Hypopituitarism is a rare disorder of pituitary gland in which it either fails to produce one or more of its hormones or doesn't produce enough of them. The pituitary gland is a small bean-shaped gland located at the base of your brain, behind your nose and between your ears. It releases eight hormones that influence nearly every part of your body.
Your body function depends on each of these hormones in several ways. These functions could be stimulating bone growth, prompting your thyroid gland to release hormones that control your metabolism, blood pressure and reproduction.
The different hormones that effects function of your body include:
This hormone triggers cortisol production and the chemical reaction that makes your body produce adrenaline and noradrenaline.
It controls your blood pressure and conserves the fluids in your body.
It regulates the production of hormones in the thyroid that control your metabolism and many other activities in your body.
This hormone is necessary for the growth of children as well as it maintains body structure and metabolism in adults.
It is responsible for fertility, puberty, and menstruation in women.
It stimulates the growth of ovarian follicles in women and sperm production in men.
This hormone is responsible for fertility, puberty, and menstruation in women.
This is important in childbirth and lactation. It may also play a large role in human behavior.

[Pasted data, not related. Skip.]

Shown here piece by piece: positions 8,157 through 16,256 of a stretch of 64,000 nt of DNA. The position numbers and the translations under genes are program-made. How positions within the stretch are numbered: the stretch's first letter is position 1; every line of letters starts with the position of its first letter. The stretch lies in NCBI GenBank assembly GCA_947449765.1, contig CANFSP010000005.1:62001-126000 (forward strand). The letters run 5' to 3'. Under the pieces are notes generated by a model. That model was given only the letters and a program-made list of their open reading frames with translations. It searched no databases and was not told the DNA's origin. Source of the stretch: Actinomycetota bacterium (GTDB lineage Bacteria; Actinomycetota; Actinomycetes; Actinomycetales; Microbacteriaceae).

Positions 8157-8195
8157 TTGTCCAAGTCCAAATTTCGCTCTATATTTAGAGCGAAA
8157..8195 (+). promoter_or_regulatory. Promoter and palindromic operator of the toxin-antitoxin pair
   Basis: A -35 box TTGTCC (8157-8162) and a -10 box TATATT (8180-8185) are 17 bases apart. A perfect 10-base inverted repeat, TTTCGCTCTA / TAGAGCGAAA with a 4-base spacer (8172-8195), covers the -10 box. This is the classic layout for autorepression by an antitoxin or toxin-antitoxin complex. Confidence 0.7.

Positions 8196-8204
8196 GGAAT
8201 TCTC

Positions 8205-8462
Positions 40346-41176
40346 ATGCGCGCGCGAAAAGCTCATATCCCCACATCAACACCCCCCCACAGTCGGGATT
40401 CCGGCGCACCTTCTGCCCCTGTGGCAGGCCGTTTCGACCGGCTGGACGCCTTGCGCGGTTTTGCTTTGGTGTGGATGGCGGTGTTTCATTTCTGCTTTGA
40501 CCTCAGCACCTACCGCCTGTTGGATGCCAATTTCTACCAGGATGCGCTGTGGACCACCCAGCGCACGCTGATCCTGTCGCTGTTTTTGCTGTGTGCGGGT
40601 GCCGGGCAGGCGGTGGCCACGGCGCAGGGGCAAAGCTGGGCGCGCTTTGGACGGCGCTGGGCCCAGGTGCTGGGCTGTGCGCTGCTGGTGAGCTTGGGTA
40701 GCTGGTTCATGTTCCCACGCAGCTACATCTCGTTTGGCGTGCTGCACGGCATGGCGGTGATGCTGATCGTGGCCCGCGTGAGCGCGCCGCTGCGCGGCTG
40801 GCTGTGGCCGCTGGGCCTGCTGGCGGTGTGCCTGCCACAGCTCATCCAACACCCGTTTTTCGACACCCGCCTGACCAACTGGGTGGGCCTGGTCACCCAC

It has over 300 uses in the body.
When your pituitary gland does not release enough of one or more of these hormones, you will have hypopituitarism. Your symptoms can be controlled by particular medication, but you will need these medications for the rest of your life to treat hypopituitarism.
Signs and symptoms of hypopituitarism vary, depending on which pituitary hormones are deficient or which hormones your pituitary gland is not producing enough of. For example it might cause problems with sexual function, menstruation, and fertility if it doesn't produce enough follicle-stimulating hormone or luteinizing hormone.
So the symptoms may include:
All of these symptoms can occur suddenly, but more often they develop gradually. They are sometimes subtle and may be overlooked for months or even years.
The most common cause of pituitary gland to stop producing enough of one or more of its hormones is trauma which include either a brain surgery, a brain infection, or a head injury.
Certain tumors can also affect the function of this gland. These include:
As a pituitary tumor increases in size, it can compress and damage pituitary tissue, interfering with hormone production. A tumor can also compress the optic nerves, causing visual disturbances.
The hypothalamus produces hormones of its own that directly affect the activity of the pituitary. The presence of tumor in hypothalamus, which is a portion of the brain situated just above the pituitary, also can cause hypopituitarism.
Other possible causes of hypopituitarism include:
The cause of hypopituitarism is unknown sometimes.